ISS (Nasa)

Check Out the Damage That Space Junk the Size of a Pencil Eraser Can Do

There's a ton of space junk out there — actually, about 6,300 tons. But better that it's out in space than here on Earth, right? Well, that depends. If you're an astronaut, you'd probably prefer it planet-side. At orbital velocity, a speck the size of a pencil eraser can punch a hole 5 inches deep in a chunk of aluminum, and this picture proves it.

A Lotta Punch in a Little Package

Don't worry: this piece of aluminum wasn't a crucial part of a spacecraft that was destroyed by an errant piece of trash. This smash-up happened entirely on Earth as a demonstration of the types of dangers that are up in the exosphere. Still, it's enough to make us reconsider our dreams of visiting the ISS. The offending speck that caused this damage was tiny — it only weighed about a half-ounce (14 grams). In other words, it was about the size and mass of a pencil eraser. That crater? It's a full five inches (13 centimeters) deep.

To keep from falling to the ground, items in orbit have to be traveling something like 17,500 miles per hour (28,000 kilometers per hour). That's how such a tiny piece of trash can wreak so much havoc. To simulate that kind of force in the lab, researchers used a light gas gun capable of propelling objects at an incredible velocity.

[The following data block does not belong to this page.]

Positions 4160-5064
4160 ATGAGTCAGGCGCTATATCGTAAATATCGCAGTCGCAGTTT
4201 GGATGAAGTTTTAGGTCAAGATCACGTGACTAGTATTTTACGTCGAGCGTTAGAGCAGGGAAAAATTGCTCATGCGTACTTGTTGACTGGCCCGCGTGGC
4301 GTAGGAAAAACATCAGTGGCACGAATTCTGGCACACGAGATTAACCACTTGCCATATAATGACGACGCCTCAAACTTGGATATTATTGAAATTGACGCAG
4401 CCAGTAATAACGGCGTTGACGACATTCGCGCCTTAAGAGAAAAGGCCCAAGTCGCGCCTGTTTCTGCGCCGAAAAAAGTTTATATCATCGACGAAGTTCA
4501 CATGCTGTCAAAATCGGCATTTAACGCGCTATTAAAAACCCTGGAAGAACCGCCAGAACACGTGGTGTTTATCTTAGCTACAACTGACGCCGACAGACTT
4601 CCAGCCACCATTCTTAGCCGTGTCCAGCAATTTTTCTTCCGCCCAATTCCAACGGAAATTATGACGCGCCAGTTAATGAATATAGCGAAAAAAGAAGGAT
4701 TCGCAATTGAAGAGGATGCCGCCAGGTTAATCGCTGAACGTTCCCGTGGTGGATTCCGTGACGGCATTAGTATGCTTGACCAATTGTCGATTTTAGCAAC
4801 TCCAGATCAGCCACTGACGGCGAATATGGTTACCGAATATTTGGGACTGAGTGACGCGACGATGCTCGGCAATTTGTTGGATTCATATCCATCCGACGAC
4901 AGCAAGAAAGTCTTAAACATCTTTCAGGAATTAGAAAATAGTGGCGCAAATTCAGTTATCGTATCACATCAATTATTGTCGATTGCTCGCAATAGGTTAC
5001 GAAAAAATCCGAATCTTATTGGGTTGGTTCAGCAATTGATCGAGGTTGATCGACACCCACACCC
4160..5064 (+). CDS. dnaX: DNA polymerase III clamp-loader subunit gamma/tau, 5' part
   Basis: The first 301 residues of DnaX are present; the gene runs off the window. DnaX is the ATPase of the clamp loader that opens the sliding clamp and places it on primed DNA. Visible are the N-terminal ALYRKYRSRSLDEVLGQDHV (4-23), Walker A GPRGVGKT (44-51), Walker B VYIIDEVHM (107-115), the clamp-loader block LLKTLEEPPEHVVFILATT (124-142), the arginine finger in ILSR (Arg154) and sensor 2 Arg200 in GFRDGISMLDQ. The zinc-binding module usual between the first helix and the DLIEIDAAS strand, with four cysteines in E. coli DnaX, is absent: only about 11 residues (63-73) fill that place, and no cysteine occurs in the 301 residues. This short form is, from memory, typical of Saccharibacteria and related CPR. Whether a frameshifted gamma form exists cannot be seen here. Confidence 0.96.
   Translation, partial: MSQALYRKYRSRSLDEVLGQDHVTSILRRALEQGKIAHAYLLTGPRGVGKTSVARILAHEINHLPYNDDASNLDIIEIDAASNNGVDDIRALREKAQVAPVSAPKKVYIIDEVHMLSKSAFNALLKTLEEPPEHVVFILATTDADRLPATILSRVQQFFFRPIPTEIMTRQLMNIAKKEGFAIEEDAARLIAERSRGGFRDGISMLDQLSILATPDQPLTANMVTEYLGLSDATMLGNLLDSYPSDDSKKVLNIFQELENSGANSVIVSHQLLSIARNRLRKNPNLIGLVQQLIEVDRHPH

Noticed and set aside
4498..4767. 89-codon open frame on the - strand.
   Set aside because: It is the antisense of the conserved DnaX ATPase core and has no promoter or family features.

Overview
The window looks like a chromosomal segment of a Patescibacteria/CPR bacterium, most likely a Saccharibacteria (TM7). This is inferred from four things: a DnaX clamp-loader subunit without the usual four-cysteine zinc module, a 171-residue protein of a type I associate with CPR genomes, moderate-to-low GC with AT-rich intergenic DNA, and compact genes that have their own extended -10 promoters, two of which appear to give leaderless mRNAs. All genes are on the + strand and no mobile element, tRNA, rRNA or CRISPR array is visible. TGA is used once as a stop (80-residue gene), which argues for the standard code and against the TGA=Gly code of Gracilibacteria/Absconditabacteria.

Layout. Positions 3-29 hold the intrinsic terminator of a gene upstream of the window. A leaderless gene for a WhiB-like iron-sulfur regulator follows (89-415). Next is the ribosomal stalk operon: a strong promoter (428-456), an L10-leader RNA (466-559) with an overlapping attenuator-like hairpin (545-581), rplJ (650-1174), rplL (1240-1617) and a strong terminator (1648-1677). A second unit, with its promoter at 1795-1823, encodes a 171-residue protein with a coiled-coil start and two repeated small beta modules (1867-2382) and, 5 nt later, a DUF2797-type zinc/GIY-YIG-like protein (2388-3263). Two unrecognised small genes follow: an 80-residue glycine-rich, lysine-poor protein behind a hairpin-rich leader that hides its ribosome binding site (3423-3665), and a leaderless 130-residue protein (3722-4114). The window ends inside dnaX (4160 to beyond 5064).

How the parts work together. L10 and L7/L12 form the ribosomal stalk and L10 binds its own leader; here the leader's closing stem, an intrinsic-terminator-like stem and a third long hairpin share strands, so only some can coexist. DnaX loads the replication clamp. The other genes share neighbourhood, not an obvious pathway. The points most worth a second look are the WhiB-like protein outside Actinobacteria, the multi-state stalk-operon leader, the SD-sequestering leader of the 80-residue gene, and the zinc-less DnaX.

Avoiding Space Potholes

The bad news is that a very tiny piece of debris can cause major disasters. The worse news is that outer space is full of debris. This kind of damage isn't entirely hypothetical, either — in 2016, a paint chip left a spiderweb crack in one of the windows of the International Space Station. You know, the sheet of glass that separates the astronauts onboard from the endless void? Also in 2016, the European Space Agency's Sentinal-1A satellite was hit by a millimeter-sized chunk that left a dent 100 times bigger than itself.

The big pieces of junk can be tracked, and orbiting satellites can be moved to higher or lower orbits to avoid them. But the small pieces, like paint chips and pencil erasers, are a lot harder to track. We've just got to make a best guess for them and plan accordingly — at least, until they send somebody up there to clean up the junk.

For more about the problems with orbital debris, check out "Space Junk: The Dangers of Polluting Earth's Orbit" by Karen Romano Young. We handpick reading recommendations we think you may like. If you choose to make a purchase through that link, Curiosity will get a share of the sale.

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Written by Reuben Westmaas March 13, 2018

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